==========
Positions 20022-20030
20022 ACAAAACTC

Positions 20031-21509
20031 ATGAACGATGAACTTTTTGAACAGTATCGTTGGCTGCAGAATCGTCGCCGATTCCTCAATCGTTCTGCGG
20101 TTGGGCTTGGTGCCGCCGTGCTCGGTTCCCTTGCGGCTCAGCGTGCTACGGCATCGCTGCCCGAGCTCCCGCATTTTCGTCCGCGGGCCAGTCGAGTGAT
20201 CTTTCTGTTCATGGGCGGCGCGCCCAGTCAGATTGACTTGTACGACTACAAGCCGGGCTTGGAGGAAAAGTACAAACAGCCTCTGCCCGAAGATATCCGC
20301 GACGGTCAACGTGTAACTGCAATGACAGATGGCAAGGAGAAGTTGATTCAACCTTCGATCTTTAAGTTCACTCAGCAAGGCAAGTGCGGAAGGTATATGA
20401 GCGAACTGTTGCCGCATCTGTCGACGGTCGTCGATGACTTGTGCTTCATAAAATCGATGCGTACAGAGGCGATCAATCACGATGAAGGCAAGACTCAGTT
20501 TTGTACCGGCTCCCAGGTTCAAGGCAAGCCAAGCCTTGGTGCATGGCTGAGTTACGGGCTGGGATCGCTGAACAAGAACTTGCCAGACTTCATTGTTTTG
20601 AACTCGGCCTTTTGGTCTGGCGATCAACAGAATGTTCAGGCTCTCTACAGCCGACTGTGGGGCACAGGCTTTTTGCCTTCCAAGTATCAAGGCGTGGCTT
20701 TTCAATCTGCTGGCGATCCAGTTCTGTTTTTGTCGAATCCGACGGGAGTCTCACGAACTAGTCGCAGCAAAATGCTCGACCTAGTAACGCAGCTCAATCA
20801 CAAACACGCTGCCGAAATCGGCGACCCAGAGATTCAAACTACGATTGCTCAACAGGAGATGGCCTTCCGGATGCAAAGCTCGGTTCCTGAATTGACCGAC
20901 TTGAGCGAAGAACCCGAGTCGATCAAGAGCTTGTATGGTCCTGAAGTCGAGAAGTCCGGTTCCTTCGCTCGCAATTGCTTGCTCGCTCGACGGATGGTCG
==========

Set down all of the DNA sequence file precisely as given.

Positions 20022-20030
20022 ACAAAACTC

Positions 20031-21509
20031 ATGAACGATGAACTTTTTGAACAGTATCGTTGGCTGCAGAATCGTCGCCGATTCCTCAATCGTTCTGCGG
20101 TTGGGCTTGGTGCCGCCGTGCTCGGTTCCCTTGCGGCTCAGCGTGCTACGGCATCGCTGCCCGAGCTCCCGCATTTTCGTCCGCGGGCCAGTCGAGTGAT
20201 CTTTCTGTTCATGGGCGGCGCGCCCAGTCAGATTGACTTGTACGACTACAAGCCGGGCTTGGAGGAAAAGTACAAACAGCCTCTGCCCGAAGATATCCGC
20301 GACGGTCAACGTGTAACTGCAATGACAGATGGCAAGGAGAAGTTGATTCAACCTTCGATCTTTAAGTTCACTCAGCAAGGCAAGTGCGGAAGGTATATGA
20401 GCGAACTGTTGCCGCATCTGTCGACGGTCGTCGATGACTTGTGCTTCATAAAATCGATGCGTACAGAGGCGATCAATCACGATGAAGGCAAGACTCAGTT
20501 TTGTACCGGCTCCCAGGTTCAAGGCAAGCCAAGCCTTGGTGCATGGCTGAGTTACGGGCTGGGATCGCTGAACAAGAACTTGCCAGACTTCATTGTTTTG
20601 AACTCGGCCTTTTGGTCTGGCGATCAACAGAATGTTCAGGCTCTCTACAGCCGACTGTGGGGCACAGGCTTTTTGCCTTCCAAGTATCAAGGCGTGGCTT
20701 TTCAATCTGCTGGCGATCCAGTTCTGTTTTTGTCGAATCCGACGGGAGTCTCACGAACTAGTCGCAGCAAAATGCTCGACCTAGTAACGCAGCTCAATCA
20801 CAAACACGCTGCCGAAATCGGCGACCCAGAGATTCAAACTACGATTGCTCAACAGGAGATGGCCTTCCGGATGCAAAGCTCGGTTCCTGAATTGACCGAC
20901 TTGAGCGAAGAACCCGAGTCGATCAAGAGCTTGTATGGTCCTGAAGTCGAGAAGTCCGGTTCCTTCGCTCGCAATTGCTTGCTCGCTCGACGGATGGTCG